Tuesday, June 12, 2018

Jason Smith — Women in the workforce and labor shar

Most stories told about this declining labor share of national income is about capital claiming it for themselves — and on the surface, that's essentially what is happening. A major surge in output in the 70s went disproportionately to capital instead of labor.

However, let's take a step back and think about the cause of that surge in output: women entering the workforce (see links here or here). If that's the cause, then the difference in the shock to NGDP and to wages could be almost entirely accounted for by the fact that women make on the order of 70% as much as men for the same job. As women entered the workforce, the same output growth would go towards more income for capital by pocketing that extra 30%. A back of the envelope calculation shows it's the correct order of magnitude (about 5 percentage points). It's not declining unions or deregulation, but rather simply adding more people that are paid less because of sexism behind the decline in labor share of national income. At least that's the hypothesis.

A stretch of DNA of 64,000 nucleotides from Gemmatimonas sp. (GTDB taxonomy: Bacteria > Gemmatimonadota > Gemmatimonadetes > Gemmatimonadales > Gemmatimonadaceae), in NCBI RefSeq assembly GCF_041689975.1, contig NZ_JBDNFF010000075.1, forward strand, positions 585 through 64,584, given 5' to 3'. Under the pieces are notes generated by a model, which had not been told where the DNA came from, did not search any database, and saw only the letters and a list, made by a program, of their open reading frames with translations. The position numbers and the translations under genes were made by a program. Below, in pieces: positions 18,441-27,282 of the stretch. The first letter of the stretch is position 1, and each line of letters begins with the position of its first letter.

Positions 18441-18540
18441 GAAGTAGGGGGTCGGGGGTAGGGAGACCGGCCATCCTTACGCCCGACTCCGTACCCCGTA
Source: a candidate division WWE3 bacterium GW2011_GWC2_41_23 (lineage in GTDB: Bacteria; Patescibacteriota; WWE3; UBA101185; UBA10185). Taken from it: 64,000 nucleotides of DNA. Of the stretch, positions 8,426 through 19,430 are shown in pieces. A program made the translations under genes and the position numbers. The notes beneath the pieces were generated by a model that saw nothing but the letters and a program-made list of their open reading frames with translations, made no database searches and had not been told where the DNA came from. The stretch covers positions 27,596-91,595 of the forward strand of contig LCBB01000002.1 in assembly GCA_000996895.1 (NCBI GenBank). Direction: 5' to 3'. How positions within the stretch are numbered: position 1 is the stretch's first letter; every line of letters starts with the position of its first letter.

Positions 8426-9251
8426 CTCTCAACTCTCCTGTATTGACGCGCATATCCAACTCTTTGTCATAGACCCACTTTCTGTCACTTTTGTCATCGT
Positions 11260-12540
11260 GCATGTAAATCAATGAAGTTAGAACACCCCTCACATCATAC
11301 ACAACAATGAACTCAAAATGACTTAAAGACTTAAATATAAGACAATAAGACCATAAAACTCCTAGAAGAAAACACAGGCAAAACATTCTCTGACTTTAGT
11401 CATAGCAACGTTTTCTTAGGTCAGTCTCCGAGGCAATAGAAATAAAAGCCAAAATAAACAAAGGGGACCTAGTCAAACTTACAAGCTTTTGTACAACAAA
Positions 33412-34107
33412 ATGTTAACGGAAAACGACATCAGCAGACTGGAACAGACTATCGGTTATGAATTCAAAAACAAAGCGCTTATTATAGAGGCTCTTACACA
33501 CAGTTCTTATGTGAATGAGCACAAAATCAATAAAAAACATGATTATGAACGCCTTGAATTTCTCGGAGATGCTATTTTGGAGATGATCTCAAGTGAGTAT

Information Transfer Economics
Women in the workforce and labor share
Jason Smith

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